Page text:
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How WAAAX Stocks Have Been Tracking Post Reporting Season

Stuart Lucy

Stuart Lucy is an Investment Specialist at the Australian Stock Report, and has gained exposure to funds management and investment banking throughout his career. He draws on this experience to provide macroeconomic commentary and actionable investment insights to clients. Stuart is responsible for writing reports, is involved in delivering Macrovue webinars and provides general advice to our members on portfolio construction. Stuart currently holds RG146 General and Securities qualifications.

WAAAX Stocks had mixed results this reporting season, with not all companies beating earnings estimates. Nevertheless, what surprised a number of analysts is stocks like Altium which missed consensus estimates on a number of key measures for the business but still rallied after the announcement.

WAAAX stocks are a high-flying group of leading ASX growth companies, WiseTech (ASX: WTC), Altium (ASX: ALU), Appen (ASX: APX), Afterpay (ASX: APT) and Xero (ASX: XRO), that have reignited a low growth domestic market and attracted large amounts of institutional capital. The group has continued to rally despite some companies within the group recently downgrading earnings or revenue expectations, highlighting broad based positive market sentiment to the stocks. Nevertheless, since the stocks have such high betas, we would expect them to sell off further in a significant market correction. They have been hit recently because of a rotation from growth to value stocks, but their business models remain intact.


WAAAX Stocks fig 1
Figure 1: Australia has the most expensive high PE names (Credit: Livewire)


One view on the WAAAX stocks is that the premium to global peers is unjustified, and a result of funds with ASX 200 mandates paying up for growth in a value oriented domestic market. Others believe that non-quantitative factors such as quality management, strong pricing power, and competitive moats justify the earnings premium to international peers. The latter group would also argue that the limited number of growth stocks on the local index presents a restrictive sample size that makes a comparison with global peers unwise.

The alternative view of the WAAAX stocks is that the market is hitting euphoric levels on the back of sky-high optimism towards the tech sector, in addition to optimistic speculators who are happy to pay for several years of earnings growth upfront. They would argue that the sector is ripe for a correction, given that the average forward PE ratio has more than tripled over the past two years alone, to reach a level around 100. These investors point to countless other examples like the Dot com bubble and the Nifty Fifty, which ended in tears for investors.

What both groups of investors would agree on however, is that WAAAX stocks are far more volatile than the broader market. Last December, when the broader market was down almost 20%, most stocks in the WAAAX group were down around 50%. Investors who buy the businesses with a shorter-term horizon would do well to analyse those businesses in the context of the economy and stock market.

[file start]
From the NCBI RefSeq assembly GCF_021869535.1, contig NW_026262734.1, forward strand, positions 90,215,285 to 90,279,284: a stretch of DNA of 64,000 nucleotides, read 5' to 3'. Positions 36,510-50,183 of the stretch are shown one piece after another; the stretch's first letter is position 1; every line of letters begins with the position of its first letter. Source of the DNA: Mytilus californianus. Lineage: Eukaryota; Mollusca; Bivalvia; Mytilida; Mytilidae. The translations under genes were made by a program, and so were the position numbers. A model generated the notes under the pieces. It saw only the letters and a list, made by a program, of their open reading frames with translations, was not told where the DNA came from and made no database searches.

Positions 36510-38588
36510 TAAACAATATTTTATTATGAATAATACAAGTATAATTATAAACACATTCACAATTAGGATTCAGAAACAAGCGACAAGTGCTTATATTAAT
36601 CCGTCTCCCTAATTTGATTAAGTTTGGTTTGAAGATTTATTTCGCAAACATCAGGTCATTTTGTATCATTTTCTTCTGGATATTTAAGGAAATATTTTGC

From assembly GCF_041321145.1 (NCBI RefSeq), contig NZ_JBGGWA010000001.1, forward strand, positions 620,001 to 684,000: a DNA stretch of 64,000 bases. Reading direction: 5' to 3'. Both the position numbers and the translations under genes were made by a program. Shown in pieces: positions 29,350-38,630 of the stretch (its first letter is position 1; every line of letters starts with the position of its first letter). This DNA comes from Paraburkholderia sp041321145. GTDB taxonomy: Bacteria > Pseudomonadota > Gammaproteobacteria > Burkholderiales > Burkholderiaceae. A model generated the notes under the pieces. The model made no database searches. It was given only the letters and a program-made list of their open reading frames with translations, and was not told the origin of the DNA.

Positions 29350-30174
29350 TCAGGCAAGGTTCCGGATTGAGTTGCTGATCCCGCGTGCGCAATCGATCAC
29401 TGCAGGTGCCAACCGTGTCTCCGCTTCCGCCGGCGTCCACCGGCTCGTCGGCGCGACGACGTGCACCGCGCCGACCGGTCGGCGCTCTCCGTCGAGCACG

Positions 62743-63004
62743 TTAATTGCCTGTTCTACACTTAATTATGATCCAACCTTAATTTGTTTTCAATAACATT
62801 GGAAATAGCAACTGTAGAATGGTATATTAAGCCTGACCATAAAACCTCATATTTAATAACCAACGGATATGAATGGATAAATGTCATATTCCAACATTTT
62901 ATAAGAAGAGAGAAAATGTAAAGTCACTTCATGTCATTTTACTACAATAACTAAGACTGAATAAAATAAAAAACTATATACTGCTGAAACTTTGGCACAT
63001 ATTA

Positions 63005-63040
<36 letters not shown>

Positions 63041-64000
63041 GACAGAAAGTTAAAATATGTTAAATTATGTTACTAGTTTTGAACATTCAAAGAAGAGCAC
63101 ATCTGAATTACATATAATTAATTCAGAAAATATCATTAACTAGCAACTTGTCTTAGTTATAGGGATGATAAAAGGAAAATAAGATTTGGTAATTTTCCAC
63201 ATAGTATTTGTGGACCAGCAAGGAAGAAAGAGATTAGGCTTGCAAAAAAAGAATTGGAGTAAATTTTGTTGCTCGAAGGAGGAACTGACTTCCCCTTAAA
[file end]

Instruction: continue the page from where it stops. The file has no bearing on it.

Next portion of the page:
One reason for the volatility of WAAAX stocks is the inclusion of barely profitable/ pre-earnings businesses such as Afterpay. Some analysts believe that Afterpay’s concentration amongst creditors with poor borrowing track records make the company like typical sub-prime credit providers. Sub-prime credit performed particularly poorly in the GFC, and many investors do not believe that Afterpay’s investments in AI and unique credit analytics processes will be able to save the company from the same fate. Others disagree however and believe that Afterpay’s low default rate and small loan sizes will reduce non-compliance, given that borrowers would not want to trade a good credit rating for a few hundred dollars.

Zero and Altium both outperformed the WAAAX group on Monday’s trading session, reflecting their more reasonable multiples and strong cash flows. They are also viewed by the market as quality businesses, which generally helps protect companies from selloffs. We saw that in the GFC with CSL, a high multiple ASX pharmaceutical business that corrected 25% against a steep market selloff where the ASX 200 more than halved.


Afterpay (ASX: APT)

WAAAX Stocks fig 2

Afterpay has rallied on the back of an extremely successful international expansion strategy (Credit: APT)

Afterpay has been by far the most successful company at executing its strategy in Australia’s rapidly expanding buy now, pay later space. The company had strong annual results this year, achieving sales growth of 140% across their business. This result was marginally ahead of Zip Co’s (ASX: Z1P) 108% revenue growth, further increasing their dominance within the industry. Nevertheless, since Afterpay is already worth significantly more than competitors, this is not a reason to choose the company as your buy now, pay later investment since their successful execution is already in the price.